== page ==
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Food Security

Three dimensions to measure the impact of soil nutrients on the nutritional values of crops

Publication date: 01-11-2023, Read time: 5 min

When farmers need to know the nutritional value of a crop, the usual way to find out is by taking hundreds of samples of the grains into a laboratory and analyzing them. This process is not only very expensive but inefficient; the analysis is carried out at the final crop growth stage, when it is already too late for correcting nutrient concentration. If nutrient deficiencies were detected earlier in the growth process, farmers would be able to intervene in the crops using fertilizers, ensuring the presence of proper nutrient concentrations in the crops and in the food products that come from them. 

That is why scientists at the ITC Faculty are researching the use of remote sensing technology to better understand the nutrient uptake from the soil to plants and to grains. Using remote sensing technology, researchers would be able to detect and predict nutrient deficiencies in the growth process. Farmers would then be able to correct the deficiencies, and the detection process could be done remotely across large areas and across time, with less cost than traditional sampling. 

Genotypes, management and soil 

To develop this method, ITC researchers had to dissect the three main factors that have an impact on the nutritional quality of crops. The first factor is the variety of crops that are being cultivated. Every crop variety has genetically different nutrient concentrations, and within a single farm, there can be more than 10 different varieties of wheat. 

The second factor is management, which refers to the utilization of fertilizers, and other agricultural practices that farmers use to increase their yield and nutrient content.  

The third factor is the environment. This includes climatic conditions, such as precipitation, temperature, humidity and soil properties. Soil properties do not refer to only the nutrient concentrations in the soil, but also additional properties like organic matter content and other properties that influence the uptake of the nutrients to the plants.  

The environmental factor is especially important in the context of climate change. An increasing number of studies show that elevated CO2 levels diminish the nutritional value of crops. By having elevated CO2 for certain crops, they will generate higher yields, but those grains will not be as nutritious.

The three dimensions of a nutritious plant 

ITC scientists are especially interested in investigating the environmental factors because farmers already provide researchers with information about the crop variety and the management of the soil. Therefore, the main focus of the scientists is to investigate how soil properties, such as soil nutrient concentrations, affect the nutritional values of crops. That is the starting point for the three dimensions in which the nutritional values of crops can be measured:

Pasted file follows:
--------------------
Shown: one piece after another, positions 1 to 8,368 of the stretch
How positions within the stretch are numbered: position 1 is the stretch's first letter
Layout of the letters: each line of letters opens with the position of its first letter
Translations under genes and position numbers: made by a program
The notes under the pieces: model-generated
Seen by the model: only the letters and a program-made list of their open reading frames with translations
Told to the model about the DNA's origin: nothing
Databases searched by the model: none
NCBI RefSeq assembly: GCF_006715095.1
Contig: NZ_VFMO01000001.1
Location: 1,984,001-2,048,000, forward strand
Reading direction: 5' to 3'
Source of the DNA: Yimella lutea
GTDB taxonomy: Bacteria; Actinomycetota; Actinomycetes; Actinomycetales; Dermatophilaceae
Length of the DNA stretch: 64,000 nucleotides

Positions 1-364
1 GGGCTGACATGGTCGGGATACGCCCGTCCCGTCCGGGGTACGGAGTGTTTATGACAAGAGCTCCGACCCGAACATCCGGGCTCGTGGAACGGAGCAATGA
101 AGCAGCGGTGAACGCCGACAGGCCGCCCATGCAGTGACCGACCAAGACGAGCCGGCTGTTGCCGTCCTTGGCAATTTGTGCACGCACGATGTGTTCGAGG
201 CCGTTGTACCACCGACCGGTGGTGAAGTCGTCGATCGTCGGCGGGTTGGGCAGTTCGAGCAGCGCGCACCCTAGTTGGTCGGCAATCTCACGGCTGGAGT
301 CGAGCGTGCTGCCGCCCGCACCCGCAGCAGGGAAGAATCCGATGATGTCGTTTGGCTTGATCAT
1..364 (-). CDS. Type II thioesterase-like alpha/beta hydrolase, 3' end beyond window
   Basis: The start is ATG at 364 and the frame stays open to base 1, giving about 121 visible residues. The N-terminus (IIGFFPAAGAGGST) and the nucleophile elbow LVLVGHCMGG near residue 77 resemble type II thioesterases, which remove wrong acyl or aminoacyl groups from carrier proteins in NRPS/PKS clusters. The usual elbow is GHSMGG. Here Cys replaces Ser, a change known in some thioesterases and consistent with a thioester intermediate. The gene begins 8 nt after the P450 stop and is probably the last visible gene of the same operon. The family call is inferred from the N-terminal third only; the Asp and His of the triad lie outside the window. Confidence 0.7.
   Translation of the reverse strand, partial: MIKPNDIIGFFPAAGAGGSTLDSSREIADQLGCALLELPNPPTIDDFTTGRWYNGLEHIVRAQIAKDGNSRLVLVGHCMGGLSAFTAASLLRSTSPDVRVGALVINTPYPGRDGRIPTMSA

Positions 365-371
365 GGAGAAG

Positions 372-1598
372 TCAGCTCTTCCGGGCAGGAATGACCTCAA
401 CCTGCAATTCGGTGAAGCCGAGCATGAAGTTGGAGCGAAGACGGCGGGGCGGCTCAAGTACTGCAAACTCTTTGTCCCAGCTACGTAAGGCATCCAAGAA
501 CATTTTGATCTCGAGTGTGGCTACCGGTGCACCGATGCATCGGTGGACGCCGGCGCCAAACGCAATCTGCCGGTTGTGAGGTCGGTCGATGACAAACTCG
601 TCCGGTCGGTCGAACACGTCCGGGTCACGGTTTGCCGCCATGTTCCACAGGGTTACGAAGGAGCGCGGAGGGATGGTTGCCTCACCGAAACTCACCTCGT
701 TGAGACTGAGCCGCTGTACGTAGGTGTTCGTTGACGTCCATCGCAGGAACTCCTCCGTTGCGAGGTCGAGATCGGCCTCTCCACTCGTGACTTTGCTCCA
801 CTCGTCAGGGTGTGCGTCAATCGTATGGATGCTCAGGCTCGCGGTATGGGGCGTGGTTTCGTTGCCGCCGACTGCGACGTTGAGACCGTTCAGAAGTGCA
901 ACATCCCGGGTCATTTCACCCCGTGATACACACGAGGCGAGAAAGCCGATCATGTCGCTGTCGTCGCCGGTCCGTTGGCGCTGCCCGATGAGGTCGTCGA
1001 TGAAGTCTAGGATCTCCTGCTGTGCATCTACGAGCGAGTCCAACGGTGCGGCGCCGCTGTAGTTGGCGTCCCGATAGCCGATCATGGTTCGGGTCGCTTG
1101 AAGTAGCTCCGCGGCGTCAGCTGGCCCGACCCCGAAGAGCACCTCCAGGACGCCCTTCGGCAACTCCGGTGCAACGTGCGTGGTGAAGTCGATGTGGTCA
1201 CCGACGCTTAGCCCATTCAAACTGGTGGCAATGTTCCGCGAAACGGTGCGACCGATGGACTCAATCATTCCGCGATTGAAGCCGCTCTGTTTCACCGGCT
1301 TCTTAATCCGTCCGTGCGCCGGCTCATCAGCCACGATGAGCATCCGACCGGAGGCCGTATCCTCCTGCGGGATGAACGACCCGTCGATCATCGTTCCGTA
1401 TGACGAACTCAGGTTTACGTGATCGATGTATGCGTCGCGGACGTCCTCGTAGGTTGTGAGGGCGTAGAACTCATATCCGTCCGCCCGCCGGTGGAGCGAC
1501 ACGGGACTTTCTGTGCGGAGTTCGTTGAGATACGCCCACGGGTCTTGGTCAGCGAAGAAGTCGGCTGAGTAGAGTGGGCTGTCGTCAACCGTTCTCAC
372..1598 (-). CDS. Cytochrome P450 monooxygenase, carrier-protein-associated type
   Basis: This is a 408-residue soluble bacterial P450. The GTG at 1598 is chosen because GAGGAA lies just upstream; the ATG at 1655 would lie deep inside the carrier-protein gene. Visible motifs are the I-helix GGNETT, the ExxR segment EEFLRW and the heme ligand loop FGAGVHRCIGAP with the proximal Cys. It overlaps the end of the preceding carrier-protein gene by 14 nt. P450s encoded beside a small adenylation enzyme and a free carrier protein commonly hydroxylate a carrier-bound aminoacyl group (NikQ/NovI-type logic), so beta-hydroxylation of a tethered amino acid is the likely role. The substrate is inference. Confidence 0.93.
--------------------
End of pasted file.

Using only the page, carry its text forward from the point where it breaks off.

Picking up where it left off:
1. Soil: Soil conditions and soil properties will impact the nutrient uptake of the plant. As an example, if the soil doesn’t have enough nitrogen, the root system of the plant will not develop for a proper, strong, nutrient uptake. This means that soil conditions and properties define how the nutrients will be absorbed by the plant. 
    Soil nutrients are measured by using satellite images at the beginning of the crop growth when the farmers are preparing the land. That is also the moment when fertilizers are added to the soil.  
  2. Canopy: The canopy is the upper part of a plant, composed of the leaves and stems that create its cover. The nutrients that plants absorb from the soil, such as zinc, move through the vessels to reach all the parts of the plant, including the grains. The nutrient uptake from the soil to the crop canopy and grains varies across the key crop growth stages. Nutrient life cycle from the soil to the plant and further to the grains graphic example.
  3. Grains: The grains are the small seeds produced by the cereal crop, which farmers collect to turn into a food source. The quantity of nutrients in the final crop production varies across crop varieties being highly influenced by environmental conditions and agriculture management practices. 
    By measuring and comparing nutrients - from the moment when farmers plant, to when the plants start growing, and finally to the flowering and the ripening phase, scientists will be able to discover what is the most important crop growth stage to predict nutrients. The earlier they can predict nutrients, the better, as the farmers would be able to intervene ahead of time and prevent nutrient deficiencies. With this methodology, remote sensing technology is becoming a competitive, effective alternative to traditional sampling. 

What do we do at ITC?

The EO4Nutri project aims to estimate and predict crop nutrients project with remote sensing. EO4Nutri is funded by the European Space Agency, and developed by the ITC Faculty in partnership with the National Research Council of Italy – Institute for Electromagnetic Sensing of Environment (CNR-IREA), University of Milano-Bicocca, Rothamsted Research and Ludwig Maximilian University of Munich.  

Food Security Spatial Data Science
Last edited: 07-05-2024

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